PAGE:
New Probes for Early Literacy Skills

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Title: New Probes for Early Literacy Skills
Author: Groce, Mary Kristina
Advisors: Ann C. Schulte, Committee Chair
John Begeny, Committee Member
William Erchul, Committee Member
Susan Osborne, Committee Member
Abstract: As educators alter their instructional decision making practices to align with a response to intervention (RTI) framework, it becomes crucial that appropriate tools for (a) identifying students at risk of reading failure and (b) monitoring students’ responsiveness to intervention are utilized. The assessments currently used for these purposes, such as Curriculum-Based Measurement (CBM; Deno, 1986) and the Dynamic Indicators of Basic Early Literacy Skills (DIBELS; Good & Kaminski, 2002) can be time-consuming to administer to large groups of students. The present studies describe the initial evaluation of innovative, group-based progress monitoring measures. In Study 1, the three experimental measures (Reading Fluency, Maze Sentences, and Dolch Word Recognition) were administered to 73 first grade students four times during the academic year and the measures’ reliability, validity, and ability to demonstrate students’ growth over time were compared to those of two criterion measures, Word Identification Fluency (WIF; Fuchs, Fuchs, & Compton, 2004) and DIBELS Oral Reading Fluency (ORF). In Study 2, Reading Fluency, Maze Sentences, WIF, and ORF were administered weekly to four first grade students who were at risk for reading failure. In the multiple baseline design, the students received an intensive phonics intervention while their progress was monitored with the experimental and criterion measures. Results provide evidence that the Reading Fluency and Maze Sentences tasks are as reliable and valid as other measures in current use for screening, but suggest that they are not sensitive to students’ growth over time. Of the experimental and criterion measures, WIF was the only measure to demonstrate adequate ability to model students’ growth. Thus, results suggest that the Reading Fluency and Maze Sentences tasks are promising benchmark/screening assessments within an RTI framework.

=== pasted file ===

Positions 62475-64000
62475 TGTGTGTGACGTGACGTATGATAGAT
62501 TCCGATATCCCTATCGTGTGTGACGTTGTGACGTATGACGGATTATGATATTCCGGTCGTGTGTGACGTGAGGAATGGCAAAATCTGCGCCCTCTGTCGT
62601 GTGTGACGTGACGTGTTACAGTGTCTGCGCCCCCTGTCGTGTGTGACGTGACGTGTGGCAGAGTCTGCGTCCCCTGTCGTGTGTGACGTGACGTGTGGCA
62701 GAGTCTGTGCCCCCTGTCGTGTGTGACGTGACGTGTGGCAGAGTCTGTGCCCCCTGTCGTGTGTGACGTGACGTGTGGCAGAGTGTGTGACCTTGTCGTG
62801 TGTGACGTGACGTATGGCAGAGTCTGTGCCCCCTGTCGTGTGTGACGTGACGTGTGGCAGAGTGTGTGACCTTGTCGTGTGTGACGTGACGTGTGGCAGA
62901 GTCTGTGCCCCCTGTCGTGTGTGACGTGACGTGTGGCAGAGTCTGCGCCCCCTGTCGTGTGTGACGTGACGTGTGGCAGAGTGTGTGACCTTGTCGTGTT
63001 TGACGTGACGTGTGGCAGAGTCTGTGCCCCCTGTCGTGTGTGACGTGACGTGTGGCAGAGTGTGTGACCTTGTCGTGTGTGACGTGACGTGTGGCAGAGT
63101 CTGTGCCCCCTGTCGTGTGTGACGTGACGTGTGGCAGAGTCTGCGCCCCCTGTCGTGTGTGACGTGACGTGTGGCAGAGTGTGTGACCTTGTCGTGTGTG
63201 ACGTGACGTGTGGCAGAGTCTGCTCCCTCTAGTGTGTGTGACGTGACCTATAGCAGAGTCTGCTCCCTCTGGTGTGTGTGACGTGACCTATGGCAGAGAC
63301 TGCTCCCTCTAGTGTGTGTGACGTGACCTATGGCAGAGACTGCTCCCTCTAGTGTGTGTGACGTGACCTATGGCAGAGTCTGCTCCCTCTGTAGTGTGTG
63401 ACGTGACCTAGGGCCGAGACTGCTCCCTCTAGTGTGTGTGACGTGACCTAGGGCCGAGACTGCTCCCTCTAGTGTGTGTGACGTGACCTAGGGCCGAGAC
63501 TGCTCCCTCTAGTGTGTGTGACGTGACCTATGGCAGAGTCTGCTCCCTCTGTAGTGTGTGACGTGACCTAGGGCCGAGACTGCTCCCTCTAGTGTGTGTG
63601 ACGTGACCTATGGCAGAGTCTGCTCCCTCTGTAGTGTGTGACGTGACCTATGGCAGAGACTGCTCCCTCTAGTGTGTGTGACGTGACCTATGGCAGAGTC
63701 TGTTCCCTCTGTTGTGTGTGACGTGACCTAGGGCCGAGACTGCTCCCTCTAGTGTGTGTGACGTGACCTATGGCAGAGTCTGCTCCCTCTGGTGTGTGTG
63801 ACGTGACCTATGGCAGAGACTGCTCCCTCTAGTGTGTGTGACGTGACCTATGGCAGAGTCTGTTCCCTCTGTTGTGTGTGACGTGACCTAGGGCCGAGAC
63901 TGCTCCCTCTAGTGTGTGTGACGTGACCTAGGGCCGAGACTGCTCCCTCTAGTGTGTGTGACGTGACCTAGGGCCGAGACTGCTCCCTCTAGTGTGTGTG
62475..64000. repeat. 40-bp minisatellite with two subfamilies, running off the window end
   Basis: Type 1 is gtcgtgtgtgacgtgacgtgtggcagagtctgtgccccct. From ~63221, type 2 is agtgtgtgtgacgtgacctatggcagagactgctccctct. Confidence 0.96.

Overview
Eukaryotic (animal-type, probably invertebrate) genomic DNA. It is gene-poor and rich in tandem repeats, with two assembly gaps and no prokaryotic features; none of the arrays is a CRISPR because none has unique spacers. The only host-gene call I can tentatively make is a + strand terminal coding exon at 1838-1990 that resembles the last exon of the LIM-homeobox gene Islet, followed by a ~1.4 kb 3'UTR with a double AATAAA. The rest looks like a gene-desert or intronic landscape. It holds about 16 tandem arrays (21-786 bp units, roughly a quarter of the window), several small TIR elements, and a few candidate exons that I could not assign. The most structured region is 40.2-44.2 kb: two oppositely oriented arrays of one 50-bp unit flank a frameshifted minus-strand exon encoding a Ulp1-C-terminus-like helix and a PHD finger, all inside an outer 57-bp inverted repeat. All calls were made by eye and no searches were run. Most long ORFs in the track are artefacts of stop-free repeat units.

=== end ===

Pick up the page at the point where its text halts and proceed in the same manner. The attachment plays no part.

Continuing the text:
Date: 2009-03-23
Degree: PhD
Discipline: Psychology

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